Erasers are or can be really important. Don’t use the horrible erasers that you can by and are more commonly known in schools ECT, the ones where the rubbings are left all over your work! They can ruin it, either by blowing them off after and accidentally spitting on your paper (big mistake and almost impossible to correct), or by sweeping off with your hand, when you have spent 3 weeks on one part of your work, the last thing you want is to rub and smear it, or put your oil all over you beautifully refined work. Ok you can and I now artists, that do use watercolour paint brushes or makeup brushes to get them away but why the hassle, they are really limited.
Putty rubbers are amazing!! They are lumps of usually blue tack, which can be moulded to any shape and even to a sharp point to pull out the tiniest detail, like a bit of light hitting a spotJ. They pull out the graphite from of the page and in its tooth rather than rub it off, which also damages the tooth, which makes the work re-drawn over the top of it look slightly different from the rest. This has some good advantages,
1. It leaves no shavings or rubbings
2. It can pull out graphite gradually, to alter values and lighten area’s
3. It can be moulded to any shape which enables it to adapt to any given situation#
We after all are living humans, and sometimes we make mistakes, so I would say that an eraser is essential. If you leave a mistake when you’re doing this type of work it WILL be visible to your final piece, and unless that’s what you want then I would use one.
A little secret to us artists here in the UK is to use Blu-tack. This is very similar, and does basically the same thing, though I do find it sometimes a little less effective as the other and it also goes really tacky like chewing gum if you hold the Blu-tack a long time in your warm hands. Same goes for leaving it in the sun whilst you work. It is great and really cheap and if you don’t live in the UK, you can buy it online or find other ‘copies’ which do a very similar job.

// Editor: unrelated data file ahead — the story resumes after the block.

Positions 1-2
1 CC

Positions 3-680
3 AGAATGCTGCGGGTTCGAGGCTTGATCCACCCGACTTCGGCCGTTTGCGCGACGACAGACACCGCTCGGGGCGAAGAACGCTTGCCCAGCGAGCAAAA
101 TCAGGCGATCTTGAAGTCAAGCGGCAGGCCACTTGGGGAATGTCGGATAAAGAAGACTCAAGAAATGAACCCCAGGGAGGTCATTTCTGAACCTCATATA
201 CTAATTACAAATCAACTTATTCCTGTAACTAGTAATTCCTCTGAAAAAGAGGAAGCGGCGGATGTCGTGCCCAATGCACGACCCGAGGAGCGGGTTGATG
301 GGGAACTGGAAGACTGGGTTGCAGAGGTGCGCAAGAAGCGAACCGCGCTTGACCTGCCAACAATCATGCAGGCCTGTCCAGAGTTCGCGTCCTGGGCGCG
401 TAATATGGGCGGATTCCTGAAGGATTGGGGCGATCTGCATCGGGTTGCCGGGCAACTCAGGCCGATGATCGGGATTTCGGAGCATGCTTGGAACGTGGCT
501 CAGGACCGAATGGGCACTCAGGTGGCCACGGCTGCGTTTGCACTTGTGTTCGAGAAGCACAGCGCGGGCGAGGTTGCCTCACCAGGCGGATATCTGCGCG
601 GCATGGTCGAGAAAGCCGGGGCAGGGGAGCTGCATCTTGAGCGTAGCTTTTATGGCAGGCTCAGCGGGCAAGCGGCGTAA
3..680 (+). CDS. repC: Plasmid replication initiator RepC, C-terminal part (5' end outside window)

I personally would say this is a must, that it must be sprayed on the work to hold it thereafter, like a varnish protects oil paintings. But, they’re artists out there who hate the stuff, Armin Mersmann is one. He can sometimes spend a full year on a work, and sometimes when you sprat fixative, a small spit like blob sprays out, this can ruin the work so it’s easy to understand why he doesn’t use it. Also, once his are in frames, they are there for good most of the time anyway, so there isn’t any need to stop it from smudging... I use fixative. It’s a fear of it smudging after all the work, but it’s a personal choice.
If you don’t know what fixative does, it holds the medium to the paper which helps to prevent the work smudging. It has also been said to protect the work and the paper from age. There are brands out there that artists strongly recommend you don’t go near. Some which has a good reputation is the Winsor & Newton Workable Fixative.
Some links to things mentioned in last few paragraphs: